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Business

German economy posts growth amid euro crisis

Germany keeps defying the eurozone debt crisis, with the country's growth figures providing more proof it can keep recession at a distance. But analysts say the end to the good news from Germany is already in sight.

Germany's economy posted a stronger-than-expected growth rate for the second quarter of this year, official data showed on Tuesday. Gross domestic product in Europe's economic powerhouse increased by 0.3 percent in the three months that ended in June.

Analysts had largely expected the economy to grow by only 0.1 percent, given the protracted eurozone debt crisis and a difficult business environment globally. Second quarter growth was less than the 0.5 percent gain reached in the first quarter of 2012.

The release of the German data coincided with the publication of French figures which showed the eurozone's second-biggest economy stagnating for the third consecutive quarter.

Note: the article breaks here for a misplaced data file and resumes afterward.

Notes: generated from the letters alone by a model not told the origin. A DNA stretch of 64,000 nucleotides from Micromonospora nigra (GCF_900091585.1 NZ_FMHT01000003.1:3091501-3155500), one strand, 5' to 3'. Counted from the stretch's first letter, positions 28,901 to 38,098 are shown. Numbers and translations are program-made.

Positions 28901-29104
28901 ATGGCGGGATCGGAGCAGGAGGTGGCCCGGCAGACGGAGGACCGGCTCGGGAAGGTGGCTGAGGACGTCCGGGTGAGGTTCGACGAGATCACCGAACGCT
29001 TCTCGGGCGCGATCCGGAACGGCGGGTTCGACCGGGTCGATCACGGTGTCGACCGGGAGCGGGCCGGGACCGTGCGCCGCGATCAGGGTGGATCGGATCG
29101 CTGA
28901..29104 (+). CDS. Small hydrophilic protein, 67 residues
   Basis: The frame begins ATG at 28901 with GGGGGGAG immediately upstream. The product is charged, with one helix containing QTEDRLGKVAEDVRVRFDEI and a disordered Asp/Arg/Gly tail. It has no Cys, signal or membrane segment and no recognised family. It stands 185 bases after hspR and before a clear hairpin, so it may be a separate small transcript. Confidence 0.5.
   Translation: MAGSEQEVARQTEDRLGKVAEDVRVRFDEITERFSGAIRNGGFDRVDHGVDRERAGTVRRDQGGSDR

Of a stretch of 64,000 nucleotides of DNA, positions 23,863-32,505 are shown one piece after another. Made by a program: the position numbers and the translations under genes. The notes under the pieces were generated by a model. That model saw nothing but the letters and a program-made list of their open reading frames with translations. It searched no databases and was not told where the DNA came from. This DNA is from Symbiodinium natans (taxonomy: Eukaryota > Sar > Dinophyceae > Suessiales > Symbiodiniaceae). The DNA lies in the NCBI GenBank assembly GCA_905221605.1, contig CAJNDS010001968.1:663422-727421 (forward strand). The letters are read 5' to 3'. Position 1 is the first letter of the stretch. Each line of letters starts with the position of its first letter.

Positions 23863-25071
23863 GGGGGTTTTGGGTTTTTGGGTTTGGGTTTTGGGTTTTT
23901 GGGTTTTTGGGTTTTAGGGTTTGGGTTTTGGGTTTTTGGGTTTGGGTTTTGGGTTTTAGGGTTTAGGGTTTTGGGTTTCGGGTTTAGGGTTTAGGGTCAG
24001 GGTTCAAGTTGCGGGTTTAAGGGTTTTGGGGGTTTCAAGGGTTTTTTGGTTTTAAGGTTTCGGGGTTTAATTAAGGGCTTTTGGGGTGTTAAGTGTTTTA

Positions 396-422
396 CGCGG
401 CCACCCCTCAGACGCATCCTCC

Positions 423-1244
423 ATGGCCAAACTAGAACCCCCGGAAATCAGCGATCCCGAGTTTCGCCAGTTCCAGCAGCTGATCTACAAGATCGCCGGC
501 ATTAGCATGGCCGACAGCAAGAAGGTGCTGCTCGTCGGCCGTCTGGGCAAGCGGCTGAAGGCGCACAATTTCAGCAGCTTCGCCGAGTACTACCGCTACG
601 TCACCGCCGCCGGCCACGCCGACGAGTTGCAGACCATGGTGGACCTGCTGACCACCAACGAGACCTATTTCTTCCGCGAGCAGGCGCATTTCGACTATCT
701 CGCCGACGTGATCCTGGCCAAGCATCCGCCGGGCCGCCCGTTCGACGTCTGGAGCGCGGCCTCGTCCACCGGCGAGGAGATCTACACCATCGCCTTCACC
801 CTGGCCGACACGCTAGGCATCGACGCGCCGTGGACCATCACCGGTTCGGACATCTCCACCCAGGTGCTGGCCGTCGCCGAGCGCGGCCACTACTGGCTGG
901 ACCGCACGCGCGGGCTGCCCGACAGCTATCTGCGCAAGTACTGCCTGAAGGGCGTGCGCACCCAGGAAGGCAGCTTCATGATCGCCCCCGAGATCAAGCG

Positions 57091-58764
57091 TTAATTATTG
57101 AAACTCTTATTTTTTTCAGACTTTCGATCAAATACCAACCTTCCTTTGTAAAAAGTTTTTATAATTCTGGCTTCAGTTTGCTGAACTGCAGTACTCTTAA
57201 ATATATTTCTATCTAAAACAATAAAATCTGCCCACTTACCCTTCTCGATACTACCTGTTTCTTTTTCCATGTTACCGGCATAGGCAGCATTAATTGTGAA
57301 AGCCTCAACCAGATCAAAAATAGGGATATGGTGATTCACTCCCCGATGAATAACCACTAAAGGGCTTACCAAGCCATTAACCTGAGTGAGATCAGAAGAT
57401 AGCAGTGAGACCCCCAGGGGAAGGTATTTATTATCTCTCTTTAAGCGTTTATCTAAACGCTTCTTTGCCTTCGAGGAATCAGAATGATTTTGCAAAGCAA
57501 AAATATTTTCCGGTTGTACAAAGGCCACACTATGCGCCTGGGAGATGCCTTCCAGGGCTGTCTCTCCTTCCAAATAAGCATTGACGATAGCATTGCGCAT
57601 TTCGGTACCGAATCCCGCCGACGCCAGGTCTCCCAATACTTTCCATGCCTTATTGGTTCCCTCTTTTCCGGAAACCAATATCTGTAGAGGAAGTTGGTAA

Bumpy road ahead

"The latest German GDP data are remarkable, not to say impressive," UniCredit Chief Economist Andreas Rees told DPA news agency. "Once again, the German economy managed to perform far better than its peers in the euro area."

Overall, the German economy is expected to grow by up to 1.0 percent throughout 2012, but there are a few dark clouds on the horizon already. Business confidence for instance dropped to a 28-month low in July, a closely watched sentiment survey revealed last month.

"Growth turned out to be pretty solid again," Commerzbank Economist Jörg Krämer commented. "But this could be the last positive piece of news out of Germany for some time."

hg/jlw (Reuters, dpa)